The introduction of Australia’s Open Banking regulations next year could pose a threat to traditional banks by allowing consumers to access their data and move it to new competitors more easily. But trust remains a key issue for insurgents and incumbents alike.

According to a survey of more than 2,000 Australians conducted by Accenture, 66 per cent of respondents say they are not willing to share financial data with non-banking third parties.

Younger customers were more receptive to the idea; Gen Z and Millennials are 4.5 times more likely (31 per cent) than older population (7 per cent) to be aware and willing to share their banking data.

The results are in line with a similar survey Accenture conducted last year with UK consumers that showed 69 per cent of respondents would not share their bank account information with third parties.

The new Consumer Data Right (CDR), which is currently being developed, will give Australians access to their banking, energy, phone and internet transaction data. Banking will be the first sector to adopt the CDR, where it will be known as Open Banking.

The new rules will allow consumers to grant third parties — such as technology providers, fintechs, telecommunications companies, retailers and other corporates — access to their financial data, enabling consumers to compare products and services more easily.

But consumer awareness of the changes is low. According to Accenture, 83 per cent of consumers not aware or not sure about change in rules to allow for sharing of banking data.

Consumers won’t be obligated to share their data if they chose not to. According to a spokesperson for the ACCC: “Taking banking as an example, customers may still go on banking the same way without ever participating in Open Banking if they do not wish to.”

Trust Deficit

But the news isn’t great for banks either, with trust taking a beating as a result of the ongoing Royal Commission. According to the Accenture survey, two-thirds (68 per cent) of consumers are concerned with how banks manage their money and financial data.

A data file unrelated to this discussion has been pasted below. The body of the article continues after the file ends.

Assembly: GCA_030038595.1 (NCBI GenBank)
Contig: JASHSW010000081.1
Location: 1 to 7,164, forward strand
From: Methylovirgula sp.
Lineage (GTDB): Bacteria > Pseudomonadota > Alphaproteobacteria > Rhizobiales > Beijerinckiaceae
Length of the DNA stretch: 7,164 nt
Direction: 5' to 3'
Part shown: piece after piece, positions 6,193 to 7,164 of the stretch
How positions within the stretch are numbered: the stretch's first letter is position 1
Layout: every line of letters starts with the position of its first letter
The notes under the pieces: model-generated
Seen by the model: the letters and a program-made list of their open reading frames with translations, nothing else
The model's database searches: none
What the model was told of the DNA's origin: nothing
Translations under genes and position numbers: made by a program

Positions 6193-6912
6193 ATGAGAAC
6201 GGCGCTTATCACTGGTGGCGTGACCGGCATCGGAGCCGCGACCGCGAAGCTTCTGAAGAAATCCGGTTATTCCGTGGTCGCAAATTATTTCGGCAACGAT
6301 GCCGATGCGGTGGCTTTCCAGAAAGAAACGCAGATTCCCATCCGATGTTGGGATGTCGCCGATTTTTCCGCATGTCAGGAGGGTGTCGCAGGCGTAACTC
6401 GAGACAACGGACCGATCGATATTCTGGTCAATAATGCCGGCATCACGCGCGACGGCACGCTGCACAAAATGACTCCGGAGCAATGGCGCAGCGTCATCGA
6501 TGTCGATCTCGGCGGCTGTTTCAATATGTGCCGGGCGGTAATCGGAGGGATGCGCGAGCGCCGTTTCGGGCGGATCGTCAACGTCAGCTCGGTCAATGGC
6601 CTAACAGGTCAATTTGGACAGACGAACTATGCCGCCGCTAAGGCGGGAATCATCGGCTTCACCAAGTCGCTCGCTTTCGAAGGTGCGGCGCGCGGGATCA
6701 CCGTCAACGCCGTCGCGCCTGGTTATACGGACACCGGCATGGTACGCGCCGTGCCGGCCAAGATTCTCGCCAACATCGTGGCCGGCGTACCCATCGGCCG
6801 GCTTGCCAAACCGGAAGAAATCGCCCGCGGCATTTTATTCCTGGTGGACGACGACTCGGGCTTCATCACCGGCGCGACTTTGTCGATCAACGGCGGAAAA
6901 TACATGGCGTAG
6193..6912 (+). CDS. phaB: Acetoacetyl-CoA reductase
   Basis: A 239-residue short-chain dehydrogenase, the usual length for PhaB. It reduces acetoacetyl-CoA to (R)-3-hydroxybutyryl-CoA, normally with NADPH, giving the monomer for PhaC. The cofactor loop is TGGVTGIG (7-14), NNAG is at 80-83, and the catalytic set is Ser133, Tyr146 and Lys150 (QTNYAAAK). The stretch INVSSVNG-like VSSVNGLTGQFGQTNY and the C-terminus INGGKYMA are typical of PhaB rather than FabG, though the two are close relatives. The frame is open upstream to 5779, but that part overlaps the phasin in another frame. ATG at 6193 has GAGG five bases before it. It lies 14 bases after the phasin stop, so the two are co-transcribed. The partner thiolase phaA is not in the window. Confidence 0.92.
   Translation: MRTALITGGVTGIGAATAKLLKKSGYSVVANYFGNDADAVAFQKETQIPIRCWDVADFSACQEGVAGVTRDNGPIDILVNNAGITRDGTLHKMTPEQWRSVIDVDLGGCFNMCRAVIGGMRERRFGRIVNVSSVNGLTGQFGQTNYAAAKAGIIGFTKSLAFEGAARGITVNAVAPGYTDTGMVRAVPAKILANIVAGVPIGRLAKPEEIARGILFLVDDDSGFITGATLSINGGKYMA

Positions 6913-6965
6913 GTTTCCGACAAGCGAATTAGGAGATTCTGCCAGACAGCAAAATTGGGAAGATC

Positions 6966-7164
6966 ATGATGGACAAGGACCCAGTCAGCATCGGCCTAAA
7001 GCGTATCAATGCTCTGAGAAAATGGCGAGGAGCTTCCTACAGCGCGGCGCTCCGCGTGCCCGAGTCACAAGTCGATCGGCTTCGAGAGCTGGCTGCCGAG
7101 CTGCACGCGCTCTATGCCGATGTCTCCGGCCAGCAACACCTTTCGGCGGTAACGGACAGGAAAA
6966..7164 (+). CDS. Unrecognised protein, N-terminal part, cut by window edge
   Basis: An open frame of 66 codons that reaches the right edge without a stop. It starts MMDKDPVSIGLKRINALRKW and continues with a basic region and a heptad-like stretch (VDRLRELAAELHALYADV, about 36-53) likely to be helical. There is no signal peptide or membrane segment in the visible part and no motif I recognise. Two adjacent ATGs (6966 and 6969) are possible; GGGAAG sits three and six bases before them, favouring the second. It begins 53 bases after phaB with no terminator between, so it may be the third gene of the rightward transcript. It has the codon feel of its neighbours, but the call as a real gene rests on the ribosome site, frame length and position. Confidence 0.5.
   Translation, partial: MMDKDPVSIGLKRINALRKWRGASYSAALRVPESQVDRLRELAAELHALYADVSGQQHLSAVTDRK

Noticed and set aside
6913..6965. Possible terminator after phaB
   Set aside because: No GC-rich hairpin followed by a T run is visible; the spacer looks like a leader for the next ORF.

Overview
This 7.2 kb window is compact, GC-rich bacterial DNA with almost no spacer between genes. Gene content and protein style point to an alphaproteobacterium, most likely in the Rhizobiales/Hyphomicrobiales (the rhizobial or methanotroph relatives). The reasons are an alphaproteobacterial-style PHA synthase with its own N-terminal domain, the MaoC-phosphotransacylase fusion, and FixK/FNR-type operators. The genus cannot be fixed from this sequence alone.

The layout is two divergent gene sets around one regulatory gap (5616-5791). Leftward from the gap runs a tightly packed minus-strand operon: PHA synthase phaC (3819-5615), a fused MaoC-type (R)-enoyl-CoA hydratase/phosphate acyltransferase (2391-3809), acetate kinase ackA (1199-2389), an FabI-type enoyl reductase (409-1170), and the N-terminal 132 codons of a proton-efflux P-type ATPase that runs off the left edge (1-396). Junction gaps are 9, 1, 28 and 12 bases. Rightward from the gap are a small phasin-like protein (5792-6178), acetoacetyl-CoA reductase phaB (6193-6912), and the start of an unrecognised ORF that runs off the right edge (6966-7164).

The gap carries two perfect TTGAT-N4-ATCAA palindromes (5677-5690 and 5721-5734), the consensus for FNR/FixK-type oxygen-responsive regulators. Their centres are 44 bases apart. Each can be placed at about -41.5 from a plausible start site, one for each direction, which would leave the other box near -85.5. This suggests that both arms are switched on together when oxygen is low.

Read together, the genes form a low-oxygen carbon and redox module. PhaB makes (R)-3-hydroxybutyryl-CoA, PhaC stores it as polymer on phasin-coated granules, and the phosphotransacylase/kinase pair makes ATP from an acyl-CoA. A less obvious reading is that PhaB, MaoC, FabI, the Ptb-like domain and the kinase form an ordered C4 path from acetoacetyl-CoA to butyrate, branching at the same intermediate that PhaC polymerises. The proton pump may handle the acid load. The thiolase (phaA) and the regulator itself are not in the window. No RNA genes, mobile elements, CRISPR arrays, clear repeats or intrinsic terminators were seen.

Despite that, 84 per cent would trust only their own bank with their financial data even if a third-party provider were to offer added benefits to secure access to the information, compared with 59 per cent of British consumers who said the same. Just 8 per cent said would trust startup and 6 per cent would trust large tech company with their financial data.

“Tech firms, online retailers and fintechs currently face an uphill battle competing with Australia’s traditional banks for customers due to the banks’ stronger trust connection with their clients,” A spokesperson for Accenture Banking said.

“But an emerging generation of consumers is much more receptive to Open Banking, and as their understanding and awareness of Open Banking innovations grow, it could have a big impact on the financial sector. Traditional banks cannot afford to rest on their laurels, as these new rules open the door to new competitors targeting young Australians.”

According to the study, Australian consumers’ biggest concern with Open Banking centers around the security and privacy of their financial data, with nearly two-thirds (64 per cent) of respondents citing that as the main obstacle to sharing their financial data with third parties.

The majority (53 per cent) of respondents also said they don’t understand the potential benefits of Open Banking enough to grant third-party providers access to their data, while almost half (47 per cent) said they don’t think Open Banking will deliver enough value to change their banking behaviour.

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